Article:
Chris Abele is sworn in during an April 2011 ceremony as Milwaukee County executive. Chris Abele is sworn in during an April 2011 ceremony as Milwaukee County executive.

Chris Abele is sworn in during an April 2011 ceremony as Milwaukee County executive.

Tom Kertscher
By Tom Kertscher May 13, 2011

In sketching out what he would do if elected Milwaukee County executive, Chris Abele drew at least one bright line.

"As county executive," he declared in a campaign video, "I will not raise taxes."

That’s a promise we can track.

And we will.

The Milwaukee Journal Sentinel and PolitiFact Wisconsin have launched the Abele-O-Meter, our system for following promises that Abele made during his 2011 campaign for county executive. We’ll use the meter to report Abele’s progress in keeping his promises, the same as we use the Walk-O-Meter to measure promises made by new Republican Gov. Scott Walker.

(You can read more about our process here)

Abele, who won the county executive post in his first run for public office, was elected to finish the final year of Walker’s term. That gives him relatively little time to make his mark on an institution viewed by some as resistant to change.

"County government, in particular, is a lumbering giant, more than most government entities," said Mordecai Lee, a governmental affairs professor at the University of Wisconsin-Milwaukee and former Democratic state lawmaker. "You can barely go to the bathroom without asking permission from the County Board."

The Milwaukee County executive, Lee said, has relatively little power in comparison to the County Board than the governor does in relation to the Legislature and mayors do in relation to  city councils.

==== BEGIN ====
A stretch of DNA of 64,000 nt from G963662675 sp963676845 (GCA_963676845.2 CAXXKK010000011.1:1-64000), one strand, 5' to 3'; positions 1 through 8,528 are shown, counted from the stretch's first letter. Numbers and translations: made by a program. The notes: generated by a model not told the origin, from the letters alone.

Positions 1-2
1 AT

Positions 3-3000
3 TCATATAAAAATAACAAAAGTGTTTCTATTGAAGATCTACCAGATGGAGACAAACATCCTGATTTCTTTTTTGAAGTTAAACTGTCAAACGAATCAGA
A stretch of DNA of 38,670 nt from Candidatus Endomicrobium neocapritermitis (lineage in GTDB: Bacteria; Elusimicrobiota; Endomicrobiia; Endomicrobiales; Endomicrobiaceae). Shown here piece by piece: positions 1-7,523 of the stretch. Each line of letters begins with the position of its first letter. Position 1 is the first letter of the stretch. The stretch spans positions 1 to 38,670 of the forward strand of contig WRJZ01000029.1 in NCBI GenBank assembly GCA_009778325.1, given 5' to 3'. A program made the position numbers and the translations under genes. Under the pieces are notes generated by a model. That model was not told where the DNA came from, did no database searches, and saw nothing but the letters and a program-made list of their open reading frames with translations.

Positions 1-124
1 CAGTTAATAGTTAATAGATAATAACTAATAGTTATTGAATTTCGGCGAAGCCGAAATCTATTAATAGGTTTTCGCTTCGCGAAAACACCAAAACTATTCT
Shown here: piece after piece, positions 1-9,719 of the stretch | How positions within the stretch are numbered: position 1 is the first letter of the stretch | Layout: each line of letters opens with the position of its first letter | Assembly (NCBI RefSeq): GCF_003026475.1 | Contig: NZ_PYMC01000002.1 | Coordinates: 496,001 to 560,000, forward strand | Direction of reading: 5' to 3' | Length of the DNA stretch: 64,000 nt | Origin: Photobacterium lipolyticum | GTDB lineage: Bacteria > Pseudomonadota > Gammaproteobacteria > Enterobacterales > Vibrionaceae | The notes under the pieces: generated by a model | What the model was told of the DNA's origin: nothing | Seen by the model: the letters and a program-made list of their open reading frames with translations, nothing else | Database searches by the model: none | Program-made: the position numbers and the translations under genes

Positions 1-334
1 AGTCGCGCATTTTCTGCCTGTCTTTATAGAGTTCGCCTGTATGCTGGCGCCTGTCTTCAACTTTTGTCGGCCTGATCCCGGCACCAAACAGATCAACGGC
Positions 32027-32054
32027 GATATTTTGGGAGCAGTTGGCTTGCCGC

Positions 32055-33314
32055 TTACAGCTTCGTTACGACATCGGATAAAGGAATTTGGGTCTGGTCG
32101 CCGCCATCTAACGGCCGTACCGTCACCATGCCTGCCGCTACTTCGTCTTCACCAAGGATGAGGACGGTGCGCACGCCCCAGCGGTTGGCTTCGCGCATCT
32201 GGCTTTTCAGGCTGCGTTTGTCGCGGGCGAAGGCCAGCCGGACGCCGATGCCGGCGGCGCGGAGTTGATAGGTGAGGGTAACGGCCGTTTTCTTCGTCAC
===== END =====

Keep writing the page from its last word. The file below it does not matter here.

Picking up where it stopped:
So working with the 19-member County Board will be critical if Abele is to achieve the specific promises he outlined during the campaign. He enters the job as a political novice who will contend with a County Board populated with seasoned veterans such as Chairman Lee Holloway, one of the opponents vanquished by Abele in the primary election for county executive.

And Abele confronts a budget deficit projected to be as high as $25 million in 2012.

Besides promising no tax increases, Abele often stated on the campaign trail he would use "consolidation and cooperation" to confront many of the county’s challenges. In one of the 17 promises we’ll track, he said he would "establish an official framework to guide consolidation of services and functions between county, state and local governments."

But even if the course Abele charted in the campaign was sometimes sketchy, some of his promises offered a clear picture of what he said he would do:

  • Give a "short-term" property tax exemption to new small-business start-ups based on "new net jobs" they create in the county.
  • Sell "unused and underused land and building assets" to companies and entrepreneurs who want to start or expand business ventures.
  • Overhaul the transit system "to ensure residents without transportation are connected to the highest density of employers, as well as job training centers."

Most people who voted for Abele probably don’t have specific expectations of what he should accomplish, Lee said. He said they likely chose Abele because he differed sharply from his general election opponent, state Rep. Jeff Stone, R-Greendale.

Indeed, Stone was tied by critics in the campaign to Walker, who became more of a lightning rod after his proposal to curtail collective bargaining for public employees.

With Walker’s tenure as county executive as the exception, Lee said, Milwaukee County residents traditionally "want a left-of-center, pro-labor, social work-oriented, compassionate and charitable county government."

Abele is a Democrat, though the office is nonpartisan.

John McAdams, a political science professor at Marquette University, said Abele likely will face County Board opposition on taxes and consolidation. Constituencies such as county employees that benefit from county spending, he said, have allies on the board.

"There are people who have a big interest in a lack of efficiency," said McAdams, a political conservative.

McAdams said being a political novice isn’t necessarily a drawback for Abele, given that he has long civic experience. And McAdams said he doesn’t see the one-year term hurting Abele because, in most cases, politicians are almost always running either for re-election or higher office, regardless of the length of their term.

"He’s a politician," McAdams said of Abele. "Politicians run for re-election."

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With a one-year window, Abele aims to keep his campaign promises